There is way too much money in politics, and looking at just how ineffective it was
is even further proof its status as an abomination. McCain-Feingold can be understood as a start, but it was not perfect by any means. Sure, it helped us begin to take back our party, but it also limited the influence of labor over the Democratic Party. Another of the main problems with McCain-Feingold was a compromise in the legislation that raised the individual campaign donation limit to $2,000, and recently to $2,100. Considering the demographics of Bush's donor base, this almost doubled his warchest overnight. In fact, it doubled the warchest of many other Republicans as well.
In short, as much as I support campaign finance reform, all campaign finance reform is not worth supporting. This is particularly true if the "reform" is little more than a naked attempt to defund the left. The latest McCain campaign finance proposal is a case in point:
Picking up new allies in his push to limit political spending, Senator John McCain proposed new restrictions on Wednesday for some independent political groups that poured more than $400 million into last year's elections. The proposal includes a measure to cap donations at $25,000.
The campaign finance law championed by Mr. McCain in 2002 stopped political parties from collecting the unlimited soft money contributions that grew to dominate presidential races in the 1990's. But it did not restrict groups known as 527 committees from collecting six- and seven-figure checks, allowing those like Swift Vets and P.O.W.'s for Truth and America Coming Together to become prime political players.
Mr. McCain and others sponsoring the legislation say they are determined to stop such spending before the 2006 Congressional elections get under way. While the bill contains numerous regulations, some quite complex, its overriding goal is to stop donations like the $24 million that the financier George Soros contributed last year to defeat President Bush.(...)
Though the bill's prospects are uncertain, it has drawn early backing in unusual places. Mr. Bush has expressed support for regulating 527 groups. Senator Trent Lott, a Mississippi Republican who opposed the 2002 law, is co-sponsoring this legislation and will hold hearings in the Rules Committee, which he leads.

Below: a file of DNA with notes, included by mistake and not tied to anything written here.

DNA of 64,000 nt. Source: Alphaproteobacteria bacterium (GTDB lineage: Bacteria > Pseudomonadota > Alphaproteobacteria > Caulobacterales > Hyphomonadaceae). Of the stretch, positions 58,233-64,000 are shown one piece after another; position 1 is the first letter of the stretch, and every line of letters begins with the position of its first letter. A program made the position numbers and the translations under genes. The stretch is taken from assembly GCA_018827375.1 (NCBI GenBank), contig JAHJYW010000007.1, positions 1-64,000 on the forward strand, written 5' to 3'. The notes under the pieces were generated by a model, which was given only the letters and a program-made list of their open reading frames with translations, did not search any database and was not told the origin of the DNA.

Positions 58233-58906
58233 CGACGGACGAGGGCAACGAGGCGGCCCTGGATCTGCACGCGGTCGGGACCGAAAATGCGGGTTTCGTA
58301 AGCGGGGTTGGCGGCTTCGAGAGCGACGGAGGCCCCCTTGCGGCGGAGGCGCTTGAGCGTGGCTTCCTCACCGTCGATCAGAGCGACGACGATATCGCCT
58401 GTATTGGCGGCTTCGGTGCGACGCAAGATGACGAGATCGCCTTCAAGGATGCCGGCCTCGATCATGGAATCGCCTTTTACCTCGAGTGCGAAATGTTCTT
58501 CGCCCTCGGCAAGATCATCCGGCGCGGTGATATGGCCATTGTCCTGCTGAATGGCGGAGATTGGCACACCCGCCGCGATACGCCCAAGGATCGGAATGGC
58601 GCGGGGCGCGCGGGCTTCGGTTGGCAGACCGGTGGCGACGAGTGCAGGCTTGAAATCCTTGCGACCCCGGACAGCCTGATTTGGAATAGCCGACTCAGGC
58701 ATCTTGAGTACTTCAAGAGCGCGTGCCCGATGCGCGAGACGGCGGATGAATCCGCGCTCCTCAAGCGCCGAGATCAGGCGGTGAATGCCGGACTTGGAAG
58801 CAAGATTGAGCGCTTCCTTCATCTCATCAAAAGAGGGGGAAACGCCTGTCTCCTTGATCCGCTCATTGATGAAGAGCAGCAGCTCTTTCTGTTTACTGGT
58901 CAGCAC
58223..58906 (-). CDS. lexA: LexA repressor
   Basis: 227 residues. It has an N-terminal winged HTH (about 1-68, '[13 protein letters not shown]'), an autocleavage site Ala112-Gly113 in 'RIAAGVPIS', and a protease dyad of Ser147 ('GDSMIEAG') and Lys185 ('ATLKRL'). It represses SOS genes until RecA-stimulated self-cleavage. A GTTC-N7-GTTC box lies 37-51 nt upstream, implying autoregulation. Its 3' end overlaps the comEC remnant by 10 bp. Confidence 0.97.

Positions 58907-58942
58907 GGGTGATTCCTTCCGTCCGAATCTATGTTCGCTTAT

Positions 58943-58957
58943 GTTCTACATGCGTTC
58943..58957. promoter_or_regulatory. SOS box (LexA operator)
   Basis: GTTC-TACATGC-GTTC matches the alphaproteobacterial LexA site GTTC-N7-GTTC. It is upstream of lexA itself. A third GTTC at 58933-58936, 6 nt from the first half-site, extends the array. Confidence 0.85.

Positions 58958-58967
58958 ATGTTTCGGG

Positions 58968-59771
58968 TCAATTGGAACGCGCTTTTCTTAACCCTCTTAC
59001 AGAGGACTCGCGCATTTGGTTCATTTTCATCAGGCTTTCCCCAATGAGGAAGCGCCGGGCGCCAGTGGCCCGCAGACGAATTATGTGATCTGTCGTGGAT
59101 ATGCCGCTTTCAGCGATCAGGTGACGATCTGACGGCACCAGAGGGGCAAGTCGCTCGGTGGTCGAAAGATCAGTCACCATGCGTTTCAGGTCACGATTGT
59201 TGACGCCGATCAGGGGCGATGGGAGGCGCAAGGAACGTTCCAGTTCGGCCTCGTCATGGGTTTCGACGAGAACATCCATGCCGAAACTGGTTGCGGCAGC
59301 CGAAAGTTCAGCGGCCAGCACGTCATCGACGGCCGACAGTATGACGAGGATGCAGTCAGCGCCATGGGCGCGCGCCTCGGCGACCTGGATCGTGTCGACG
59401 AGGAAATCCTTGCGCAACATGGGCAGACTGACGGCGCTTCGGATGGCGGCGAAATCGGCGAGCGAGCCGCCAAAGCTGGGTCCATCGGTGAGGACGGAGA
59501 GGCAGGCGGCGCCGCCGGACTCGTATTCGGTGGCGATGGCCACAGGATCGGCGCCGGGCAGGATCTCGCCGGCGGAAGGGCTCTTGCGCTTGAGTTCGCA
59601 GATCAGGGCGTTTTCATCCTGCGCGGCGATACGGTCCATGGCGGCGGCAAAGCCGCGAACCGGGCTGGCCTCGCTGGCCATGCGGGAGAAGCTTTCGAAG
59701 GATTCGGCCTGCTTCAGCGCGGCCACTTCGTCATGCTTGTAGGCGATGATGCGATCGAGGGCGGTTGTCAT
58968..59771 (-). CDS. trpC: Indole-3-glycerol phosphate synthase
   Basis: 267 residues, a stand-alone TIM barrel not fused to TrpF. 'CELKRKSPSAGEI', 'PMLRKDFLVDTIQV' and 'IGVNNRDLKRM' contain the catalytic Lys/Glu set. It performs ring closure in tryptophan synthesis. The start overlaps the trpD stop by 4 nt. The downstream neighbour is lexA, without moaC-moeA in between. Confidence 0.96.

The mention of George Soros, as well as the alliance with Trent Lott, are obvious red flags that indicate this bill is not a piece of good government legislation. Specifically targeting 527's while leaving other groups alone is, like Bush's tort "reform," an attempt to defund the progressive cause, not to clean up money in politics. Granted, I have not read the legislation, but it appears to not touch unlimited donations to C3 and C4 organizations that form one of the main pillars of the Republican Noise Machine. Because "think tanks" have either "non-profit" or "intellectual" tax classifications, not only are they allowed to receive billions of dollars every year in the form of unlimited donations from uber-rich Republicans
, unlike 527's they are allowed to actively coordinate with both specific candidates and the Republican Party under the false guise of non-partisanship. Unless the billions that are funneled into the right-wing message machine are also challenged by this legislation, which the article seems to clearly indicate they are not, I see no reason to support it, and no reason to consider it anything except another in a long series of Right Wing Power Grabs. The hypocrisy of this legislation is clear: The bill would not affect groups that work exclusively on nonfederal elections, or those raising less than $25,000 a year. Nonprofit organizations operating under Section 501(c) of the tax code are also not covered.
Mr. McCain himself works with a nonprofit group called the Reform Institute, which promotes changes in campaign finance. The group has collected from scores of donors, including about a dozen who gave more than $50,000, some with ties to communications companies. The Senate Commerce Committee, which Mr. McCain once led, has jurisdiction over communications issues.
Any campaign finance legislation that targets progressive, liberal and labor strongholds while leaving the river of conservative money to flow freely must be defeated and called out to be the power grab that it is. McCain will use his "reformer" cloak and the extensive publicity given to 527's by the Right Wing Noise Machine as a means of making this simply look like good government legislation. However, his own personal hypocrisy in not proposing legislation that would also impact the organizations he works with needs to be Democratic talking point number one. Clean it up on both sides, or don't clean it up at all.